Jazz Hotel

Bahtiyar Sokak No: 1, Istanbul, 34371, Turkey
Jazz Hotel
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Good For Families
  • Families100
  • Couples95
  • Solo100
  • Business94

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Forum Posts

Belly dancer show ???which are the best in Istambul ???

by maryvilcar

We are going to be in Istambul in march 09 in a tour ..
if any body can give me info ?? or recomendations about this Tour u other Belly Dance Show

Re: Belly dancer show ???which are the best in Istambul ???

by royalempress

You might check to be sure the Kervansaray show is actually in Istanbul. There also is a show by the same name in Kusadasi.


Re: Belly dancer show ???which are the best in Istambul ???


I went to one of these recently and it was pretty awful - the dancers looked like transvestites , the food was terrible , the service abysmal despite tipping the fact that the price is quoted in dollars means it isn't going to be good. ( Please note this was at Istanbulinn ,but they tend to be fairly similar). If you want bad cabaret and cold chicken and chips knock yourself out.

Re: Belly dancer show ???which are the best in Istambul ???

by royalempress

The one we went to was in Kusadasi and it was also terrible! The dancers were Russian only billed as Turkish. The audience was almost all Russian and did not look too friendly. The Master of Ceremonies sat with us and knew many of the audience and warned us that it was a dangerous crowd and not make anyone unhappy with us. We were thankful of the warning as I had been drinking raki and I felt that I was 6 feet tall rather than my own height of 5' 5".


Re: Belly dancer show ???which are the best in Istambul ???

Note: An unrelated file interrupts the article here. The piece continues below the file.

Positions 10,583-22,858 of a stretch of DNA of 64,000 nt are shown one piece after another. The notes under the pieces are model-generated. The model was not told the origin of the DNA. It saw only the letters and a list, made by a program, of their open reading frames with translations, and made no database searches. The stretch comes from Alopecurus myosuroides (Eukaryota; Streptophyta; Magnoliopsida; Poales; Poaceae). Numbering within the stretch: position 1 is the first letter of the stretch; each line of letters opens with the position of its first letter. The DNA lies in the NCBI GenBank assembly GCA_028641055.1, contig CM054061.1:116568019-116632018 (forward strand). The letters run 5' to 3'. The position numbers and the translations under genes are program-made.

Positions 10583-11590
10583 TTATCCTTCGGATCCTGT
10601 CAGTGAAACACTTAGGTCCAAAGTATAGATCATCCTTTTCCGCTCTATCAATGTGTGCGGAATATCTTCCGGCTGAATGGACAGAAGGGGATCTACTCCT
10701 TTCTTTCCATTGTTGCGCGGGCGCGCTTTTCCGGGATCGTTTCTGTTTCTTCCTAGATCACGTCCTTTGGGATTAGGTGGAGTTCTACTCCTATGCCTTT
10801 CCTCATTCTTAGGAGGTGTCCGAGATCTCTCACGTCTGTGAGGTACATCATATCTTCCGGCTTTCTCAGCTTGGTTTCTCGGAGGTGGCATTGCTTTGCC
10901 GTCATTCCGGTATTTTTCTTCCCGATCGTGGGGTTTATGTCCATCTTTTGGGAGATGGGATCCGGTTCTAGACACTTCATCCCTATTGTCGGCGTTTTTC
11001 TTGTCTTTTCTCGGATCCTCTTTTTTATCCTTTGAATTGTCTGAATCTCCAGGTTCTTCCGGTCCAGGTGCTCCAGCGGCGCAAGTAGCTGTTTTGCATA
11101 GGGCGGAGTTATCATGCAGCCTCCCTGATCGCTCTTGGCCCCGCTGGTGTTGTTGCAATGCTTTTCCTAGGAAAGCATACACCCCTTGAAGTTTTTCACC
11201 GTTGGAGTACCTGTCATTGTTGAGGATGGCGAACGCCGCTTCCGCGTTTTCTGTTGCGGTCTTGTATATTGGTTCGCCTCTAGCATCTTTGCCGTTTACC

Yeah i can't recommend one because i haven't seen one that isn't a total rip off. Belly Dancing isn't really traditional here despite the stereotype and the shows that include dancing are only for tourists.

Travel Tips for Istanbul


by balhannah

If you have ever watched Solar Powered Car races on Television and wondered what they look like, well, if you visit Rahmi Koc Museum, they have one on display.

Solar car racing is competitive races of electric vehicles which are powered by solar energy obtained from solar panels on the surface of the car (solar cars).

There are long distance races held annually, and they also have "Drag" races!. It is gaining every year in popularity. Visiting...
The Museum is very easy to find, as it is located on the shore of the Golden Horn.
Bus stop outside for buses 47 or 54

Address: Rahmi M Koç Museum
Haskoy Cad. No: 5
Haskoy 34445 - Istanbul
Tel: (0)212 369 66 00-01-02

ADMISSION IN 2009 10t/l


by dgeorge10

Turkish fathers are incredibly affectionate with their children. If you saw the end of the Turkey - South Korea match at World Cup 2002, you know what I mean. There aren't too many parts of the world where I've seen dads positively dote on thier kids they way Turkish men do. I was thrilled that I could capture the tenderness in this man's face, and in his touch.


by neodue

Ali Sami Yen Stadi is the home of the football club Galatasaray SK in Istanbul, Turkey. It is named after the founder of the club, Ali Sami Yen. The stadium has a capacity of 24,990 (all-seater) and is situated in the Mecidiyeköy quarter of the Þiþli district at the center of the city.

Ali Sami Yen Stadium was inaugurated on December 14th, 1964, with a friendly game between Turkey and Bulgaria. Unfortunately, tragedy struck during the opening match: in one of the stands many people fell onto the first floor, which caused numerous injuries, but luckily none of them were fatal. Spotlights were added to the stadium in 1965, and night games began to be played (the lighting system was renovated in 1993). The stadium is made up of 2 identical lateral stands which are covered by a roof: the Numaralý (Numbered) stand, where the TV cameras are located; and the Kapali (Covered) stand, where the most fanatical team supporters usually view the games. The two other stands, behind the goal gates, are the Yeni Açýk (New Open), with 2 tiers, and the Eski Açik (Old Open), with the electronic scoreboard.

In the past, games were played in front of more than 40,000 spectators in this stadium, which is nicknamed "Hell" by Galatasaray's supporters because of its intimidating atmosphere and the enthusiastic support of the fans who often make mass use of torches, smoke, drums, flags and giant posters to create visual grandeur and apply psychological pressure on visiting teams. Ali Sami Yen is important for Galatasaray because it has seen many victories against renowned European football clubs, such as FC Barcelona, Real Madrid, AC Milan, PSV Eindhoven, AS Monaco, Leeds United, Deportivo La Coruna, PSG, Rangers and many others. NEW ALI SAMI YEN STADIUM